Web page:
Management of Project Interdependencies in a Project Portfolio
Independent thesis Advanced level (degree of Master (Two Years)), 10 credits / 15 HE creditsStudent thesis
In the contemporary business environment multiple projects are a common way of organising work and they are usually implemented and managed as a portfolio of projects. It is widely recognised that effective project portfolio management delivers a range of strategic benefits and significantly contributes to overall organisational success. However, project portfolio management is acknowledged by both theory and practice to be a highly challenging task which is even amplified by the presence of project interdependencies. Managing project interdependencies is found to be an area of weakness for contemporary portfolio management, which so far remains under investigated but emergent field within general portfolio management theory. Therefore this study presents an empirical investigation that aims to uncover why and how organisations from the Information and Communication Technology (ICT) industry manage project interdependencies.
In order to answer why organisations manage project interdependencies the study examines the benefits of project interdependency management, the negative effects of failed project interdependency management and the related challenges. In order to investigate how project interdependencies are managed this study focuses on the hard and soft practices that portfolio practitioners use. The study is based on cross-case analysis of two case organisations operating within the ICT industry in Italy. The ICT is chosen as an excellent ground for studying project interdependency management since it is of significant importance for the contemporary world’s economy where project and portfolio management is practiced intensively. Qualitative data is collected via semi-structure interviews.
The key findings apply to both case organisations demonstrating their similar reasons and manner of managing project interdependencies. The research findings show that there are various types of project interdependencies in the project portfolios that practitioners need to account for and that effective management of these interdependencies delivers significant benefits contributing to the portfolio success, while failed interdependency management distorts the portfolio success. The study indicates potential challenges that project interdependency management may encounter and confirms that comprehensive consideration of project interdependencies is a rather complex task within a project portfolio management. In order to manage issues arising from interdependent projects and leverage related benefits, organisations implement the following hard practices: web application platforms and tracking tools; and soft practices: formal and informal PM meetings, creation of a cooperative culture, leadership, negotiation and convincing and sacred cow. These practices are examined along with their benefits, limitations and context of their application. Although both hard and soft practices are found to be important in the case organisations, the preference is given to soft ones, mainly because of the benefits that soft practices offer over hard ones and the fact that the indicated hard practices allow only identification of project interdependencies, but do not provide managerial solutions per se. Therefore similar organisations operating within ICT industry may find it useful to devote attention to soft practices as they are found to be a prevailing mechanism for managing project interdependencies. The combination of hard and soft practices can also be seen beneficial for realisation of effective project interdependency management.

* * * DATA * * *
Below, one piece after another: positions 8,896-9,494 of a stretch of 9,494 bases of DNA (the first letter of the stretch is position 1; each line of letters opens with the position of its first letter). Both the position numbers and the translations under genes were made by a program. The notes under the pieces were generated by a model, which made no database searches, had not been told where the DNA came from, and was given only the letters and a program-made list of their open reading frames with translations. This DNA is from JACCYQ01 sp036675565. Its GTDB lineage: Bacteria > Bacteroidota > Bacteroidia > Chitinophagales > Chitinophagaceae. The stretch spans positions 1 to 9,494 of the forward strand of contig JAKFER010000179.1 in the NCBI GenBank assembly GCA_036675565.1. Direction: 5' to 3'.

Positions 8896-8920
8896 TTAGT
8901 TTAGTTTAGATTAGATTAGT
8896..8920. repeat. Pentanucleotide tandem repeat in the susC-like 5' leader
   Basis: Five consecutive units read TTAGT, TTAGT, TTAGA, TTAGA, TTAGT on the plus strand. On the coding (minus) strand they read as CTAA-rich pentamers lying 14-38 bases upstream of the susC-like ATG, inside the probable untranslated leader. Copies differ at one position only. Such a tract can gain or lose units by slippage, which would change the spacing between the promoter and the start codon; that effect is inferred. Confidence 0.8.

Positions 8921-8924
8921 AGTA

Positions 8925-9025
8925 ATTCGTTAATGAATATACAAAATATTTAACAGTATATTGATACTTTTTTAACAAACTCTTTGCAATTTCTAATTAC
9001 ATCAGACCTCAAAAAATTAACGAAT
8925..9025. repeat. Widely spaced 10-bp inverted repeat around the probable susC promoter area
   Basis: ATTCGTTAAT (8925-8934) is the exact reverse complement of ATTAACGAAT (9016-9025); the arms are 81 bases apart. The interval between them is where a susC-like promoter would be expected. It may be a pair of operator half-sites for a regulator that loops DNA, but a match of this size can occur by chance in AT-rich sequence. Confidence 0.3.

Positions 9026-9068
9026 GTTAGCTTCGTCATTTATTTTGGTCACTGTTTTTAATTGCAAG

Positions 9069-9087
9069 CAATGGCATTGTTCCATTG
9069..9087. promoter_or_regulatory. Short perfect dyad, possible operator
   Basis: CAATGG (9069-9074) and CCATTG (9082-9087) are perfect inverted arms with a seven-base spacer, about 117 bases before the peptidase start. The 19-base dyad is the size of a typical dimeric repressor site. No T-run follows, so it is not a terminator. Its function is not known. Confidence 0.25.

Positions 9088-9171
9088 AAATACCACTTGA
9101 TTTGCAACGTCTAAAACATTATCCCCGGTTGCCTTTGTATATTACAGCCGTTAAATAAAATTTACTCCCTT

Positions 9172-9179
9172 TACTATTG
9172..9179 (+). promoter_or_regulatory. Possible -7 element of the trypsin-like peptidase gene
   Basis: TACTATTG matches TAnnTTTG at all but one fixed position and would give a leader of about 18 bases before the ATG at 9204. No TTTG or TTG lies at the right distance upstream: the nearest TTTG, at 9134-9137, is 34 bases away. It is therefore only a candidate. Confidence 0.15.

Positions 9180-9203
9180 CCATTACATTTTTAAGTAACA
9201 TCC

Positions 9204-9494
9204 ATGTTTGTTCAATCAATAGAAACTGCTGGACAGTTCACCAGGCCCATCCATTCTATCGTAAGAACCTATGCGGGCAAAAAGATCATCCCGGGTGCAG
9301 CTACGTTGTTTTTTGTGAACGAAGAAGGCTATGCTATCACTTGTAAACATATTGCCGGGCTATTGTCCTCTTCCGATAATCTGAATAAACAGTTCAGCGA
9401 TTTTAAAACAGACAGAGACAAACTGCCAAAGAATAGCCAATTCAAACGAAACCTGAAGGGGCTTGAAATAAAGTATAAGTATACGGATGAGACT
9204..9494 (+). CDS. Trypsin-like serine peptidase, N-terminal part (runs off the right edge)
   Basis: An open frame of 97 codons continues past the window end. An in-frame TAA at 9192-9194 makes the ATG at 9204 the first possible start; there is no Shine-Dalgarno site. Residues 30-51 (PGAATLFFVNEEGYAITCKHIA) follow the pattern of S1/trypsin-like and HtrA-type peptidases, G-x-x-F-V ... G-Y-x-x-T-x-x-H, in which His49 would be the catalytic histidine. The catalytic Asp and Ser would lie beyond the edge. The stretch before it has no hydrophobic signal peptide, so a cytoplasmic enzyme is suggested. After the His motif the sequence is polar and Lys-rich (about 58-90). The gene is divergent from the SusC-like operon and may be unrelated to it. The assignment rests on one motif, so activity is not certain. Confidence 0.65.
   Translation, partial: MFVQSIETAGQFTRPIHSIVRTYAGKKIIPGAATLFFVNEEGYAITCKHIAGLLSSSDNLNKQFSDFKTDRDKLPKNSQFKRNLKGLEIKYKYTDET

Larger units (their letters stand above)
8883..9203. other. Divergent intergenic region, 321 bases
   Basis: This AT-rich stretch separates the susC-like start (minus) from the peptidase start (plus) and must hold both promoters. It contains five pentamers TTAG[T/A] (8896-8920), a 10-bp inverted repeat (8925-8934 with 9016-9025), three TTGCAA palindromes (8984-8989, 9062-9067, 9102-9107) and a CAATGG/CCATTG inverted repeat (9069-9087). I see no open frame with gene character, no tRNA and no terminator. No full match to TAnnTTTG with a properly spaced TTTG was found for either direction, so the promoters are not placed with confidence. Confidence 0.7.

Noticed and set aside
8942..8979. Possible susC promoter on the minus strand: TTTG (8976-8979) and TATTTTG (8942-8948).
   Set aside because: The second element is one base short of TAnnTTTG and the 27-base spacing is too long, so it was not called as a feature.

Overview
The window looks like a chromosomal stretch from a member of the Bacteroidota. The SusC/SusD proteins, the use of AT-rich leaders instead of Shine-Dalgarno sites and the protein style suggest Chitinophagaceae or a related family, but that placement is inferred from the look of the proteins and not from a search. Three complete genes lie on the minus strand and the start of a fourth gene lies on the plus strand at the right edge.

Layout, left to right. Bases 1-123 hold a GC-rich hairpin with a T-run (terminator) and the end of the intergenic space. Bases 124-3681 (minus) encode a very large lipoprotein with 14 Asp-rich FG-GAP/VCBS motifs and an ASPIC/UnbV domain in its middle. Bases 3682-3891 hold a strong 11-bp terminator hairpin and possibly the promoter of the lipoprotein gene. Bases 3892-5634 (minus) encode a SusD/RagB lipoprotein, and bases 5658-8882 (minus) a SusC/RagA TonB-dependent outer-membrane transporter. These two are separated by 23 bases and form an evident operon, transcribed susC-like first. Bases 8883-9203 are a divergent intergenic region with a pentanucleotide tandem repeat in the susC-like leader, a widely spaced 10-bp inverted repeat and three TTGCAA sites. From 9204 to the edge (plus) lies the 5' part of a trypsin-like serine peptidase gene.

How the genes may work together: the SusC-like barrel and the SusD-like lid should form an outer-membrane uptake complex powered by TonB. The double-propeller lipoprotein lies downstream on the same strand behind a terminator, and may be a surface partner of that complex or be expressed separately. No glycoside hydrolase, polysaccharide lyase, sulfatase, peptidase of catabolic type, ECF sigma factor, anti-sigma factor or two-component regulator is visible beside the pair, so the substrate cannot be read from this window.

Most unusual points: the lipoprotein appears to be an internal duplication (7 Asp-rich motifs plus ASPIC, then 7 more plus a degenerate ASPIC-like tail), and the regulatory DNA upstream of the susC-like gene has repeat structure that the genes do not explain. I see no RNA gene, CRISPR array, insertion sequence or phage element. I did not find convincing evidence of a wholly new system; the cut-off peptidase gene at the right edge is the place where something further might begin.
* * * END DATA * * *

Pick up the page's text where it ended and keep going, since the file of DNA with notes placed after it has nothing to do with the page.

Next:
Place, publisher, year, edition, pages
2013. , 93 p.
project interdependencies, project interdependency management, project portfolio management, projects, soft and hard practices, ICT
IdentifiersURN: urn:nbn:se:umu:diva-85147OAI: oai:DiVA.org:umu-85147DiVA: diva2:691762